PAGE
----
In England at the moment, we aren’t allowed to leave our ‘Local Area’. I don’t think there are any specific guidelines on this, which is probably as it should be. For me, I’ve taken it as the distance I can cycle and still get home. Thankfully, there is plenty of interesting stuff in my local area.
On this day, I rode out into the Romney Marsh, which is an oddly lonely area of land that sits between the south-eastern coast and a high ridgeline. It’s a peaceful place to cycle with many more sheep than cars or people.
Peddling my way through a few small villages, and then past a few isolated houses, I finally reached an open area of flat fields and drainage ditches. A little further and I came upon a strange ‘island’. While everything was flat and mostly featureless, here was a lone house with a small area of thick, bramble-filled woods next to it. These woods contained only one ‘entrance’, a tunnel that had been purposely cut through the greenery. I pushed my bike through, and I admit, it was a bit like entering the fairy realm.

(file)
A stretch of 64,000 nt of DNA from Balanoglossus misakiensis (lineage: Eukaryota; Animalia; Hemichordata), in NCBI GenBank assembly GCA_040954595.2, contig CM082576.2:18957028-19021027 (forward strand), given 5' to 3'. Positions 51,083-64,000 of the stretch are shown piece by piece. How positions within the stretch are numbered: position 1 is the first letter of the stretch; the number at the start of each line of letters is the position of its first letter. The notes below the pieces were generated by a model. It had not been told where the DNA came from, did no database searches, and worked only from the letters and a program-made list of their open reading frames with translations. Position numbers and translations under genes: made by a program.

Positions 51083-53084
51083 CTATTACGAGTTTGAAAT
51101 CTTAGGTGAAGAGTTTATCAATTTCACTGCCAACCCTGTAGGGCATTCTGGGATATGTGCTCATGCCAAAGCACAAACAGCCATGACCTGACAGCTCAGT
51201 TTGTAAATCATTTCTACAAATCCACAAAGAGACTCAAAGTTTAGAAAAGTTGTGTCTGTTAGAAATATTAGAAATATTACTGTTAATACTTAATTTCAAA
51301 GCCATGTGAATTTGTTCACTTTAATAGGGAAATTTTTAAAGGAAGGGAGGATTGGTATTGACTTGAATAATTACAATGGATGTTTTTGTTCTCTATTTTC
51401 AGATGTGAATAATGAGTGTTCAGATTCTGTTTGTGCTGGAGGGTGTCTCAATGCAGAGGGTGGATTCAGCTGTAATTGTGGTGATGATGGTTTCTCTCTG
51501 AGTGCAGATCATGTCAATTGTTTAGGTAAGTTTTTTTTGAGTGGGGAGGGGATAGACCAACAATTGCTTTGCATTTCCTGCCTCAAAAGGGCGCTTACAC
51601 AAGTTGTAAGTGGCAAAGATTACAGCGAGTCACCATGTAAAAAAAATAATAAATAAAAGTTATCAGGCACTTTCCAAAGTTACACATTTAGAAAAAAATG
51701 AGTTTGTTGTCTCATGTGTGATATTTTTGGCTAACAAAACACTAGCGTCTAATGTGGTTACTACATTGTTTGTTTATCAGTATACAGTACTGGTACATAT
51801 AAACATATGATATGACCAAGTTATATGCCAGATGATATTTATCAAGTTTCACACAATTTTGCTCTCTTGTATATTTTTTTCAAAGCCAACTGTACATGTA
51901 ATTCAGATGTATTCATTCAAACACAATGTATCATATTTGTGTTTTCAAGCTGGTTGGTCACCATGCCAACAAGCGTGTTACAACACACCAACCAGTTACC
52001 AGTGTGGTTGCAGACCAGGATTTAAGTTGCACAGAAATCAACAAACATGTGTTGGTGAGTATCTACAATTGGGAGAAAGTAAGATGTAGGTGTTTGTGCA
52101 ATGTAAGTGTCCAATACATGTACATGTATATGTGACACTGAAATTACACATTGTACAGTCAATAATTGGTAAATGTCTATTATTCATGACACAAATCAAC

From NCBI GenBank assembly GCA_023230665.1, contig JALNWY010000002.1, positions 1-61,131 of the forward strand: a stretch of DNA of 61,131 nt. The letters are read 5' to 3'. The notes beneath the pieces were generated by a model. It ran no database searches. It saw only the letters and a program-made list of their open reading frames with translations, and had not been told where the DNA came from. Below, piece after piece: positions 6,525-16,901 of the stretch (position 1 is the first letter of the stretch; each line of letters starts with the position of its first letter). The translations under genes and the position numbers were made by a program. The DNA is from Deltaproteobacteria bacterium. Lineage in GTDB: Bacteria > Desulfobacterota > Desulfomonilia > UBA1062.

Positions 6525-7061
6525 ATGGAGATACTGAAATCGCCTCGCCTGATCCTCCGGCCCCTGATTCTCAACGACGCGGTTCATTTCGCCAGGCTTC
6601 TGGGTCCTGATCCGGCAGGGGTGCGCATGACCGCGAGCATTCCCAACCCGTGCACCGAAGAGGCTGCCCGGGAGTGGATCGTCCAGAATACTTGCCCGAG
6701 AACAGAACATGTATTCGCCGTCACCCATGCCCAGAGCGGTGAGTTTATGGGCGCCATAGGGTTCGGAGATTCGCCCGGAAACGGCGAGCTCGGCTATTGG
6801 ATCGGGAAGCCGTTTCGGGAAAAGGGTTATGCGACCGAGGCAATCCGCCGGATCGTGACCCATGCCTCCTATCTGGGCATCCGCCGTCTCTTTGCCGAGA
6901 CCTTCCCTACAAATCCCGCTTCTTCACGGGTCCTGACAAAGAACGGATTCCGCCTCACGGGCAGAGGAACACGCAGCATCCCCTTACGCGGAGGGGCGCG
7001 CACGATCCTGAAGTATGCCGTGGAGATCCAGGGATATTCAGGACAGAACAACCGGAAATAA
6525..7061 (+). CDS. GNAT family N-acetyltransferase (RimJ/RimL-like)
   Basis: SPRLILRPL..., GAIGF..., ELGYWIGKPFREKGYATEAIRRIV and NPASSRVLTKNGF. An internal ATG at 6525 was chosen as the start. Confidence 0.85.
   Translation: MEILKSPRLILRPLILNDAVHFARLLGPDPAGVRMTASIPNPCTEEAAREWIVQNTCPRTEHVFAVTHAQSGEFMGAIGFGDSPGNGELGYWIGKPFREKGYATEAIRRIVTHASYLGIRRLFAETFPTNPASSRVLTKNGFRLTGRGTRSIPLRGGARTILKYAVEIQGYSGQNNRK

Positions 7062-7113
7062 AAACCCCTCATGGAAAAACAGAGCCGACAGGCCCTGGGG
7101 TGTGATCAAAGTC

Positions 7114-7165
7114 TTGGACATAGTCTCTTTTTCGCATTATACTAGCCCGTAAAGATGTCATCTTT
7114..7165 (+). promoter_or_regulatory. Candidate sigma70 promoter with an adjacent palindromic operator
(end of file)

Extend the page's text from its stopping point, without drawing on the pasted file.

On the other side of the tunnel was circle of cleared land, completely enclosed by the walls of trees and brambles. In the middle stood two, jagged projections, the crumbling remains of the tower of Eastbridge church. The tower was apparently built in the 13th century, but by the 15th century the church had been abandoned for reasons unknown… although judging by the number of houses in the local vicinity, a lack of patrons is perhaps a good guess.
It’s incredible to think that after 500 years left mainly on its own that anything survives. Obviously, someone is maintaining the land, though there is no evidence that any work has been done on the ruins themselves.
On another day, it would be the perfect little spot for a picnic. On this wet morning, it was a tranquil place, if not one that invited lengthy stays. I soaked in the quiet, the calm, and the drizzly rain, took a few photos, and quietly thanked the unknown caretaker. I hope the place manages to remain for another 500 years.